I'm writing about a setting which will be developing an industrial civilization on a planet similar to Earth in relevant ways, except that certain heavy metals such as lead, are much rarer. (Other elements, in particular middleweight metals like iron and copper, have about the same abundance as they do on Earth.)
For many of the things for which we use lead, there are good substitutes. Iron works fine for bullets; ceramics and brass make non-toxic pipes; there are lead-free solder alloys.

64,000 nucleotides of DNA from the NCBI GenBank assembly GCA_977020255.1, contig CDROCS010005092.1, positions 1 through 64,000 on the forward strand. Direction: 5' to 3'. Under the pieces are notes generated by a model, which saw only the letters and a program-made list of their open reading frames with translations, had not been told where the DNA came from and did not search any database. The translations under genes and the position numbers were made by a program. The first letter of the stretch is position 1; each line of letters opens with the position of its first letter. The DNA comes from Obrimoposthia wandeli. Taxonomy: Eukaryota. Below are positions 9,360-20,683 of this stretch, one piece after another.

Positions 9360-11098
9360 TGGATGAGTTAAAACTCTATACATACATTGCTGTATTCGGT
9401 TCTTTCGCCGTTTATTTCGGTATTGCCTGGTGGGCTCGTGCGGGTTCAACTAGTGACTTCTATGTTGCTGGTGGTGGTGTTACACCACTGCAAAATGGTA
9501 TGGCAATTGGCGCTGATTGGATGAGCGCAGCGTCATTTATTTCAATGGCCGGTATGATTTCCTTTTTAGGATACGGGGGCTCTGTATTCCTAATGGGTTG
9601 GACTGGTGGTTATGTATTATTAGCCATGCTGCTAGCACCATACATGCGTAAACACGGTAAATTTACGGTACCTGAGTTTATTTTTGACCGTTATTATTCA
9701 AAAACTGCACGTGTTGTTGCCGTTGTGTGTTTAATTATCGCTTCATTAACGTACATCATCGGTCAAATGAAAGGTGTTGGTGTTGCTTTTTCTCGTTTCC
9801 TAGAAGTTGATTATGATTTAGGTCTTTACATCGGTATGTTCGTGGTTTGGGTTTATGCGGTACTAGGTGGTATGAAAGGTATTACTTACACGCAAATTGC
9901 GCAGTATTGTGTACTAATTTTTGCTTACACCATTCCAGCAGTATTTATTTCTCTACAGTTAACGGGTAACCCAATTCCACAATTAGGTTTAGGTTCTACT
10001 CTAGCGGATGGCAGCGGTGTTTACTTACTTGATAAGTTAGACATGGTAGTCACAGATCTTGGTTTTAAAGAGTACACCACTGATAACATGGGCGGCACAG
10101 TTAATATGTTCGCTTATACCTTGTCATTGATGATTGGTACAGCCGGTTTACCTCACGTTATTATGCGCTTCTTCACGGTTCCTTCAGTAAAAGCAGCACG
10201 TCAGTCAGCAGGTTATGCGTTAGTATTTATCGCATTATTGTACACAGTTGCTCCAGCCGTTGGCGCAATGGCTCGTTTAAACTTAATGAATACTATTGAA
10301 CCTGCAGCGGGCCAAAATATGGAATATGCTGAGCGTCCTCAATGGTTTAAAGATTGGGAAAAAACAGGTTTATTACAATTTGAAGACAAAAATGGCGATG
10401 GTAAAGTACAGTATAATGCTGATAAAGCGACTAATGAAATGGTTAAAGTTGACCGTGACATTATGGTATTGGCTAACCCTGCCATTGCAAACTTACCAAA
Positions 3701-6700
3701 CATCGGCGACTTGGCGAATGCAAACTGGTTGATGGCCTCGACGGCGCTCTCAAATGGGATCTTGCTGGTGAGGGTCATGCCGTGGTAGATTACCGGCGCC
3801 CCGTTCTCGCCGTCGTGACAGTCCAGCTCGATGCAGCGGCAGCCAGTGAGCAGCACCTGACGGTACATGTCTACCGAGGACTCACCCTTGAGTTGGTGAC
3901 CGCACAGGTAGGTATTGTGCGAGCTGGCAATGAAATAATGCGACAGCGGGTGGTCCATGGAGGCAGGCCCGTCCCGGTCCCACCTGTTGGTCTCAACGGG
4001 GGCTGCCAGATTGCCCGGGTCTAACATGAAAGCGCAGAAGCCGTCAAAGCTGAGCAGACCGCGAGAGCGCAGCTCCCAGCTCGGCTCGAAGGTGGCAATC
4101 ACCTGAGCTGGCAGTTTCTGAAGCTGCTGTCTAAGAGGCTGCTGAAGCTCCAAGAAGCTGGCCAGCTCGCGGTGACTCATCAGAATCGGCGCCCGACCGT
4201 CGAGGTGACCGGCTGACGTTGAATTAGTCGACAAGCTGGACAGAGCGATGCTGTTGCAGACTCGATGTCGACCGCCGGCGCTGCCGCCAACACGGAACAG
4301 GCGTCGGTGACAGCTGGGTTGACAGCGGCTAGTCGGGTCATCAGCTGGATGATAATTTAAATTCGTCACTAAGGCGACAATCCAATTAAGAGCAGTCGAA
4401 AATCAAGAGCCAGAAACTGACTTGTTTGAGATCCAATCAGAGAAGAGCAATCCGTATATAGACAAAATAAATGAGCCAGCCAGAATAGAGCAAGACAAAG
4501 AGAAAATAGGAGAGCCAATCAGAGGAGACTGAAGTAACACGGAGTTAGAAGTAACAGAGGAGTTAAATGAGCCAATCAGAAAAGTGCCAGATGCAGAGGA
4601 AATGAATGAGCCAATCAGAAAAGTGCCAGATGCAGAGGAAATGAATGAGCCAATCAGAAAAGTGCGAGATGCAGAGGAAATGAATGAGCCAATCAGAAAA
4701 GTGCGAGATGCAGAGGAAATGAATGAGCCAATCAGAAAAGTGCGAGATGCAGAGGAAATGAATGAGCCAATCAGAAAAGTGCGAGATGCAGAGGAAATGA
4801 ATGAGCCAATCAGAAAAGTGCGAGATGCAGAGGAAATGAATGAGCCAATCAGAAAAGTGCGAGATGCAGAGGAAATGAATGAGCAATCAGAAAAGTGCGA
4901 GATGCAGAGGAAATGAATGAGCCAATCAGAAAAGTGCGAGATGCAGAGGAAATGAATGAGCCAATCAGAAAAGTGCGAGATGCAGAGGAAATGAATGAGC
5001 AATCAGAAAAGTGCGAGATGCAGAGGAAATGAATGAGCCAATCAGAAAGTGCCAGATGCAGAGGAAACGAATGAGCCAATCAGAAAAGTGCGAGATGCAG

But what about lead-acid batteries? I'd like to say lithium is better, or I remember sodium-sulfur being another alternative battery chemistry that was in use for a while. But lead-acid has been oddly persistent, still in use in regular car batteries even today despite the use of lithium for other kinds of batteries.
What accounts for the persistence of lead-acid batteries, that makes them so hard to replace? What would be the best substitute, on a world where lead is not an option?